Running OpenGL on a background thread to gracefully handle slow GLSL shaders

I'm writing a shader editor for mobile devices, but since mobile devices are generally slow as shit, it needs some mechanism for gracefully handling the compilation and rendering complex shaders on a background thread, without slowing the rest of the app. In Juce the OpenGLRenderer spins up a new thread already, but if for example I try to compile a super complex shader, the whole app freezes. How can I deal with this? Do I need to create a separate context, share it with the original one, then compile the shader on the new one on a separate thread?

This also applies to the rendering. If the shader it too complex, the whole app slows down. I'd like to somehow throttle the shader render thread so that it doesn't harm the UI, even if that means slower shader rendering. Anything to keep the app responsive at all cost.

Any hints would be most appreciated. 



I think this might be relevant:

Correct me if I'm wrong:

So digging into the OpenGLContext class, it seems that in the renderFrame() method of the CachedImage class, a message lock is enabled before the GL frame is rendered meaning that big shader compilation, or heavy rendering blocks the UI. The message lock appears to be in there for two reasons, firstly for when the window moves or resizes, and secondly for painting any overlaying components. If I nullptr the message lock just before the context is made active, the shader compilation is decoupled from the UI. This is a good start. But I'd like to know what side effects this will have...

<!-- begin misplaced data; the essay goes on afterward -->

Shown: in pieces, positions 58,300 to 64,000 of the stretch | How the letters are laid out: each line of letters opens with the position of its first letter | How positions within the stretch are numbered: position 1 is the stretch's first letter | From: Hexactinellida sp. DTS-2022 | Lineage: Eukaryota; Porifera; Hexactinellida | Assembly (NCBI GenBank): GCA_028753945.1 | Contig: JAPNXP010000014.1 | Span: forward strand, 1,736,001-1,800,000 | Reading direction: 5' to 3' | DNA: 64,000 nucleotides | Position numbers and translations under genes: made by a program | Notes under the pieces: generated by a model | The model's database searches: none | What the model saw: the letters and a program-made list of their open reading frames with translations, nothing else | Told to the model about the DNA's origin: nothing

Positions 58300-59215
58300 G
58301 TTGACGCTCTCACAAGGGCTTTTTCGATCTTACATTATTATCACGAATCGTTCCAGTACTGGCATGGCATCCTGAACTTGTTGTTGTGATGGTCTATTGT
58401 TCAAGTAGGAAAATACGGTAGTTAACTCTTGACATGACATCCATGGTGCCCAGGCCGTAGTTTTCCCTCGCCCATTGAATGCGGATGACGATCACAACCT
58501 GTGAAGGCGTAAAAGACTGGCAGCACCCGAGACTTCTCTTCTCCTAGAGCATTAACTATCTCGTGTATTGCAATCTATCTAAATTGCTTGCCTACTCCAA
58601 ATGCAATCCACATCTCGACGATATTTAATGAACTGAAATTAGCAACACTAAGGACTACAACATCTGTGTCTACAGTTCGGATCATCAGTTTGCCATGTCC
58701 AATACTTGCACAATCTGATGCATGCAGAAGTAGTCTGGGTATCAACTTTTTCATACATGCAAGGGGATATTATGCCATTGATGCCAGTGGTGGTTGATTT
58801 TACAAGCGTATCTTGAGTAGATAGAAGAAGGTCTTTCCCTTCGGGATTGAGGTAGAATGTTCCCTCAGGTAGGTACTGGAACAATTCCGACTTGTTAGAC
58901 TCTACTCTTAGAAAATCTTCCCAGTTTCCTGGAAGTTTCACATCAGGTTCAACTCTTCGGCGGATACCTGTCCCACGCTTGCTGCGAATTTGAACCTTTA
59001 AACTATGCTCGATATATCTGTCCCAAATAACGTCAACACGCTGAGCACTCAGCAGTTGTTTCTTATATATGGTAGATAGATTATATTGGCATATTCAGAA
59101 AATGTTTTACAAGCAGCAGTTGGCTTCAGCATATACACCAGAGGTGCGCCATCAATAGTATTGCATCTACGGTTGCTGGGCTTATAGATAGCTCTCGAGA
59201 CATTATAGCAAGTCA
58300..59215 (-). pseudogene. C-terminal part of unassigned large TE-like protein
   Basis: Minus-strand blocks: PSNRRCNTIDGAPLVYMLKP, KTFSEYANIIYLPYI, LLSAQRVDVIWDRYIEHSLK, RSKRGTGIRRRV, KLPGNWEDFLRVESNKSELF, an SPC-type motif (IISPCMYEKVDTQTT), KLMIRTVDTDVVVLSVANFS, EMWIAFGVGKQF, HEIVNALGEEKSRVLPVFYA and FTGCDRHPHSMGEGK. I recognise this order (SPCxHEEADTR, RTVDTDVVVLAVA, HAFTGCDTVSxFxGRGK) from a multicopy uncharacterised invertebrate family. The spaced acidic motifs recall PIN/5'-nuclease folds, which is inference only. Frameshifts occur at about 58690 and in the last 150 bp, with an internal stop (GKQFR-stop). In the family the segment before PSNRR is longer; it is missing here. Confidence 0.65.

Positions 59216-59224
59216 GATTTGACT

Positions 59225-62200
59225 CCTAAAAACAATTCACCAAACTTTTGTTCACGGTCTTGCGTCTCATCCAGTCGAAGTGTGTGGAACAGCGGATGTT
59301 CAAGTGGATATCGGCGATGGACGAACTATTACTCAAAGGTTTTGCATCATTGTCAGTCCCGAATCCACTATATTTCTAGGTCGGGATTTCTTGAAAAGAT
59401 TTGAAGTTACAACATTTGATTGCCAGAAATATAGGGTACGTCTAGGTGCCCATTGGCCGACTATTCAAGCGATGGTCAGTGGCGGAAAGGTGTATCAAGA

However, if the shader is heavy, then my whole computer slows down. Is there a way to do this so that everything stays responsive, of course with a reduction of the framerate of the rendering? Basically, slow shader rendering can be dealt with in a classy manner (frame-to-frame cross fades etc)...slow GUI can't be.

I'm beginning to think this is impossible:

Someone suggested splitting the output into tiles and rendering a small tile at a time. I might try that unless anyone has any other suggestions.

Or, somehow compile the shader to run on the CPU and thread it normally, if the shader runs too slowly for realtime.

Orrr run the GUI on the CPU instead of the GPU? Force software rendering? Hmm I'll try that. But the fact all of Windows slows down suggests that this is futile. But maybe it'll help on mobile devices.

Cracked it! I'm writing this in case someone else needs to do the same thing.

So if the GPU is passed a super heavy shader to compute, it has to do in one chunk which blocks everything else from using the GPU while it computes, thus slowing down the whole computer.

The solution is to split the shader rendering into small tiles and render each one in a separate call of renderOpenGL() to the corresponding place in a frame buffer. Let this go as fast as possible. Then when the frame buffer is full, display it to the screen and wait until the next appropriate time to start the process again, thus maintaining a stable framerate. This splits the shader rendering into a bunch of smaller tasks, allowing other things to squeeze in the gaps for a bit of GPU time. That's my theory anyway - I still have basically no idea how OpenGL works.

I hope this helps anyone working with brutal shaders who doesn't them to ruin everything.